During the 80s and 90s the mortality and number of hospitalisations due to chronic obstructive pulmonary disease (COPD) in the country of Denmark almost doubled. Since then there has been a plateau.
To analyse age, period, and cohort effects on rates of deaths and first-time hospitalisations with COPD in Denmark during the period from 1994 to 2012 and to make a forecast of these parameters.
By use of national registers, two separate age-period-cohort analyses were made, one on COPD-specific mortality rates and the other on incidence rates of first-time hospitalisations with COPD.
Both analyses found that high risk of developing severe COPD is associated with being born for women around year 1930 and for men around year 1925. The model has solid predictive ability and projections of future death- and hospitalisation rates due to COPD were made.
Long-term cohort effects rather than present exposure and treatment explain the recent rise and fall in the epidemic of COPD in Denmark. In the near future ageing of birth cohorts with lower COPD-specific mortality and hospitalisation rates will most likely lead to a substantial decrease in severe COPD in Denmark. However, rising trends for cohorts born after year 1948 calls for concern.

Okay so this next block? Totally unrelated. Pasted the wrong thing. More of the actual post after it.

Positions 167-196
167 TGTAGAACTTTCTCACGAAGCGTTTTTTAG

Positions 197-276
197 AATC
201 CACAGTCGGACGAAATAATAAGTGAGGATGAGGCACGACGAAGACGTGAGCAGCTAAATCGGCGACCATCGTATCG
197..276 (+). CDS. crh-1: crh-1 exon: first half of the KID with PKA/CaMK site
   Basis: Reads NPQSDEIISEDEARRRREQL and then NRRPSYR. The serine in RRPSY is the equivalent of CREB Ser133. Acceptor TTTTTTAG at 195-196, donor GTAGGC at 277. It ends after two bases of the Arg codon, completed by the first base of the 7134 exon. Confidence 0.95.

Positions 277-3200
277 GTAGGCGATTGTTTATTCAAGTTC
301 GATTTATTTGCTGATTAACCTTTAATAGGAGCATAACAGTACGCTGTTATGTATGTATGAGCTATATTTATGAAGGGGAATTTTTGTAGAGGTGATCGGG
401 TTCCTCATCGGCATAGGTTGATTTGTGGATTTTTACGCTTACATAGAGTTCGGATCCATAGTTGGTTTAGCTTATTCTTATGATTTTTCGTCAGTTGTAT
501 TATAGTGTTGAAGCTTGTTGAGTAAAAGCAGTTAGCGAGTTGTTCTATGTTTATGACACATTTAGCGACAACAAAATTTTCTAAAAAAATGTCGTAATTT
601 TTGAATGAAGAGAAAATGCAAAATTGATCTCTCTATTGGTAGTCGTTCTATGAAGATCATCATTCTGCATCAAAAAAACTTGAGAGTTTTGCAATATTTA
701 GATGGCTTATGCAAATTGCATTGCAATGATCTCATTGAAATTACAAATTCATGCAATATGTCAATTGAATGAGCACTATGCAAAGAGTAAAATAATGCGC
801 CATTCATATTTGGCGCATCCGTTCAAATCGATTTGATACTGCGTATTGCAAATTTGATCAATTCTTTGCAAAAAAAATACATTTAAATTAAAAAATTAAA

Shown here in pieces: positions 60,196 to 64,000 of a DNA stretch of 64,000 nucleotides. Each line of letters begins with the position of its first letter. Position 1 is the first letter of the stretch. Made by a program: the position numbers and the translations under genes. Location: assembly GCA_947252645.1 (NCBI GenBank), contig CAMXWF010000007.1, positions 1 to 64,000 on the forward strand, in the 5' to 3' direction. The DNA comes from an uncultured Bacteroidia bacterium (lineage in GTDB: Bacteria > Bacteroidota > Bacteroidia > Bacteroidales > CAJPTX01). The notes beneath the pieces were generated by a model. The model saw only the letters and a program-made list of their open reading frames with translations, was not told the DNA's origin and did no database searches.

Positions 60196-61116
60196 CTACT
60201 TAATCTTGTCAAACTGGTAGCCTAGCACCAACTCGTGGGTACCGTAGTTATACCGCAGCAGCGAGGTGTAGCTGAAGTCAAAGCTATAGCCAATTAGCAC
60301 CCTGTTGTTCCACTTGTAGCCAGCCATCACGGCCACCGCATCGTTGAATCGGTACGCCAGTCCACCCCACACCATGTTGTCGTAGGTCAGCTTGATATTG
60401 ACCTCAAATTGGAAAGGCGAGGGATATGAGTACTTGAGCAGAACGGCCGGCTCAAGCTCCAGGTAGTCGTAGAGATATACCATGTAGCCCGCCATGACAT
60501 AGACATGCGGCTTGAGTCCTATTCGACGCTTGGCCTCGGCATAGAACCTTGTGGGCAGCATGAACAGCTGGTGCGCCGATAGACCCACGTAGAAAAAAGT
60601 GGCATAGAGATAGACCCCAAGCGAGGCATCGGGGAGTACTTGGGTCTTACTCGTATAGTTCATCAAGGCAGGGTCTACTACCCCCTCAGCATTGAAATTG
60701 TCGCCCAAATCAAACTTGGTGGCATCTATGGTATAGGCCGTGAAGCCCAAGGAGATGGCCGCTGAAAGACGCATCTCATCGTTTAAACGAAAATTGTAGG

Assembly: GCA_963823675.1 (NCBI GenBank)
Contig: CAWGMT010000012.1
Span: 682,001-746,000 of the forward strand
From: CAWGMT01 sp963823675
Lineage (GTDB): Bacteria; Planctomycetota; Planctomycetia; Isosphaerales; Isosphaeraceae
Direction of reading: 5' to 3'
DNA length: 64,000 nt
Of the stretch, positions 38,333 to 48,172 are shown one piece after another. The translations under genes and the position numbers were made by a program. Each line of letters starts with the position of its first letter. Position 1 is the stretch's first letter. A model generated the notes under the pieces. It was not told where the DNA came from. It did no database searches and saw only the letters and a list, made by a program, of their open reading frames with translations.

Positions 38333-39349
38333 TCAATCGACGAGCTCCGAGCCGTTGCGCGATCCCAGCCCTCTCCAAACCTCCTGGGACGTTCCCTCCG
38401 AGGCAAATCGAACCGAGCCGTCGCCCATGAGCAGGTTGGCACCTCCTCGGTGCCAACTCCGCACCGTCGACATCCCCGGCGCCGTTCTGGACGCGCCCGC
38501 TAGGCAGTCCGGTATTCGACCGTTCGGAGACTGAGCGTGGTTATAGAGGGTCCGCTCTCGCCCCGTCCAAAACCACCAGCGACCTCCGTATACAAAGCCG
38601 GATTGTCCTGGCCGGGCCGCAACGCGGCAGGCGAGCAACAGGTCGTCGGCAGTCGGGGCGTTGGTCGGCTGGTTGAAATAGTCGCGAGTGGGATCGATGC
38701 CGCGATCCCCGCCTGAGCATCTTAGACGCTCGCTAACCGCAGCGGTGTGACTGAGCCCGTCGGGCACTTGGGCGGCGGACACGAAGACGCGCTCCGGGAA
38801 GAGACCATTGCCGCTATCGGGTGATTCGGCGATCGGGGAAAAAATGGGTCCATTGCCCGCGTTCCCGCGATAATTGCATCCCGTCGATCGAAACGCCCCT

There has been a large increase in treatment and in research on chronic obstructive pulmonary disease (COPD) from the common starting point of the original Global Initiative for Chronic Obstructive Lung Disease (GOLD) study. There is currently little evidence on the degree of similarity and difference between national programmes or on the linkage between research and policy.
To review the evidence on programme development and the effectiveness gap from the UK, France, Germany, and Finland.